Here we see the struggle for survival in contrast to the grace of God.
“For Christ also hath once suffered for sins, the just for the unjust, that he might bring us to God.” — 1 Peter 3:8
The fittest one died for us the unfit, the worthy for the unworthy, the just for the unjust.
Based on the genealogies in the Bible, I can say confidently that the earth was created between six and seven thousand years ago, even allowing for gaps. But it’s not just the Bible that tells us when. There are many other evidences.
Recent Date of Civilization
The beginning of civilization dates back only to about 5,000 years ago, to the beginning of written history around 3200 B.C. Archaeology has shown that advanced, modern cultures sprang up suddenly and almost simultaneously. These cultures devised elaborate calendars, sea-going vessels and impressive buildings. Exactly what we would expect after the Flood.
Using conservative growth figures of one-half percent per year, earth’s population would have been eight people about 5,000 years ago. If the earth were even hundreds of thousands of years old, we would be—as my old physics teacher George Mulfinger said—“Knee deep in bones.” The remarkable fact is that we can still place all the so-called physical evidence we have for human evolution—Ardi, Lucy, Turkana Boy, Australopithecus, etc.—inside a single coffin with room to spare.
Erosion of the Continents
The average yearly amount of sediments carried into the sea is 27.5 billion tons per year. The volume of the continents above sea level is 383 million billion tons. Therefore, all the continents would be reduced to sea level in 14 million years. However, according to the evolutionists the Colorado Plateau bears no signs of erosion for 70 million years. 70-million-year-old rocks are supposedly still lying around on the surface!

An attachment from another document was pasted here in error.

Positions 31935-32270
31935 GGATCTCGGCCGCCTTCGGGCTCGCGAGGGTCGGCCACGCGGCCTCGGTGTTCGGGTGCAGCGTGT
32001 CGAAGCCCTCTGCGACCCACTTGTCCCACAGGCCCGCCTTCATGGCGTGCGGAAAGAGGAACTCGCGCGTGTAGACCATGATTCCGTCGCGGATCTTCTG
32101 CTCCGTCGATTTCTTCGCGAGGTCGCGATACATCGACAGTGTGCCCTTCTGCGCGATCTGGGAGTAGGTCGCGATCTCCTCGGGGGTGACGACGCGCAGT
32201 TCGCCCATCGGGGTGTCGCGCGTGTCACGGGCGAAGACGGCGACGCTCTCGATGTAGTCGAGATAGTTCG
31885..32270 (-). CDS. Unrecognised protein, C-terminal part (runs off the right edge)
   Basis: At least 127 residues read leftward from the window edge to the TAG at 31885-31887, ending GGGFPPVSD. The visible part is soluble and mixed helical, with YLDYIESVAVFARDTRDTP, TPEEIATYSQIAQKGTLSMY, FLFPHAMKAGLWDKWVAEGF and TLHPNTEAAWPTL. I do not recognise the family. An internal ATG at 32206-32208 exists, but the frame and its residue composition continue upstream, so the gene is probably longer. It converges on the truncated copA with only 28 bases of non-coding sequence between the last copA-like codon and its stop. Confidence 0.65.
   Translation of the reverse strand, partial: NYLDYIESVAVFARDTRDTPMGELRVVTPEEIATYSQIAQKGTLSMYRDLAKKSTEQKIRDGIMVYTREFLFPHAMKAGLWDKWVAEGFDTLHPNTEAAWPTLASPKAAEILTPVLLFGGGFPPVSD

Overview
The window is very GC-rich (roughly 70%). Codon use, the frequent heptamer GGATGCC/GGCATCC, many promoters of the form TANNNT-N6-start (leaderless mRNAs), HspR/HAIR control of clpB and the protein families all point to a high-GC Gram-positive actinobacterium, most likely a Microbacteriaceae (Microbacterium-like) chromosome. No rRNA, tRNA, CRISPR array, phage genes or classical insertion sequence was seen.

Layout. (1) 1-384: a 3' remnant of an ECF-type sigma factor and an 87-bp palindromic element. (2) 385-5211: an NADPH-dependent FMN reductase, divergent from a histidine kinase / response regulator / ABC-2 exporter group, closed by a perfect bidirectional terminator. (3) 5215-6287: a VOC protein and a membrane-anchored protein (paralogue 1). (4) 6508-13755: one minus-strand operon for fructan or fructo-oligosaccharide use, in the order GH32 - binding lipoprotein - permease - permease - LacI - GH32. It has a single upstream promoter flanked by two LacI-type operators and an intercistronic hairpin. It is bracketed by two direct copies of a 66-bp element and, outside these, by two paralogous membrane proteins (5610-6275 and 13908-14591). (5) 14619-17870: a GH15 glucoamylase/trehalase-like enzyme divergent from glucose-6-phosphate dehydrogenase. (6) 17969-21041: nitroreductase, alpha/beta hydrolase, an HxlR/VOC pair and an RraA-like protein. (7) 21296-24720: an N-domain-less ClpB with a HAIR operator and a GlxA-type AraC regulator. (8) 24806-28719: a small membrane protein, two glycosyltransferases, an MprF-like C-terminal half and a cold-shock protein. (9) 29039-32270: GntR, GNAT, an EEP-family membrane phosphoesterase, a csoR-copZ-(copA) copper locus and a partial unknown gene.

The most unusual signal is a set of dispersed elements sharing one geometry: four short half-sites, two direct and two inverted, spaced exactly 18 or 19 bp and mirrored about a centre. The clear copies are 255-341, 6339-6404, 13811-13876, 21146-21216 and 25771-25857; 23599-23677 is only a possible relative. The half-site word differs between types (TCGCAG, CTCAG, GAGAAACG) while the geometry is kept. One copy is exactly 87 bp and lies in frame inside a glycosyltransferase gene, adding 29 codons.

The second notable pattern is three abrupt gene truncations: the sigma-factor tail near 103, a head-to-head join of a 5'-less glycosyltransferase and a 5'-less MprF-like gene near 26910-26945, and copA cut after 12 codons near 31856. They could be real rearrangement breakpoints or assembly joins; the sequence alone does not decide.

Decay of the Earth’s Magnetic Field
Since 1829, scientists have made precise measurements of the intensity of the earth’s magnetic field (the force that turns a compass needle northward) and have noted an exponential decline in the field strength. Therefore, for all practical purposes, the upper limit of field intensity indicates a date of about 20000 B.C. at the earliest.
Comets are icy asteroids that orbit about the sun. Comet orbits degrade due to interactions with planets and lose an appreciable amount of material each orbit (about 1 percent of their mass). Scientists have observed several partially disintegrate. If we believe the evolutionary age for the solar system, our complete supply of comets should have been exhausted long ago.
We have been taught that solar system bodies shine by reflected light and from heat they absorb from the sun. In other words, we normally think of planets as having no internal power source: The power they return cannot be greater than the power they receive from the sun. Jupiter actually radiates nearly twice as much power as it receives from the sun. How it could continue to do this for billions of years no one can say.
When? The oldest civilizations are young, the human race is young, the earth looks young, and the solar system is young and dynamic! So, the scientific evidence agrees with the Bible that the earth is thousands—rather than billions—of years old.
And that brings us to the why of creation. Why did God create man?
God has given two reasons why in the Bible:
For His Pleasure
“Thou art worthy, O Lord, to receive glory and honor and power: for thou hast created all things, and for thy pleasure they are and were created.” — Revelation 4:11
The most important question that I need to ask myself at the end of every day is “Did I please God today?”
For His Glory
“For I have created him for my glory, I have formed him; yea, I have made him.” — Isaiah 43:7
Glory is giving something its proper weight or worth. A “weighty” person is honorable, impressive, worthy of respect. God wants his reputation for greatness to fill the earth—not only because He is the Creator, but because of His unsurpassed activity as Deliverer and Savior.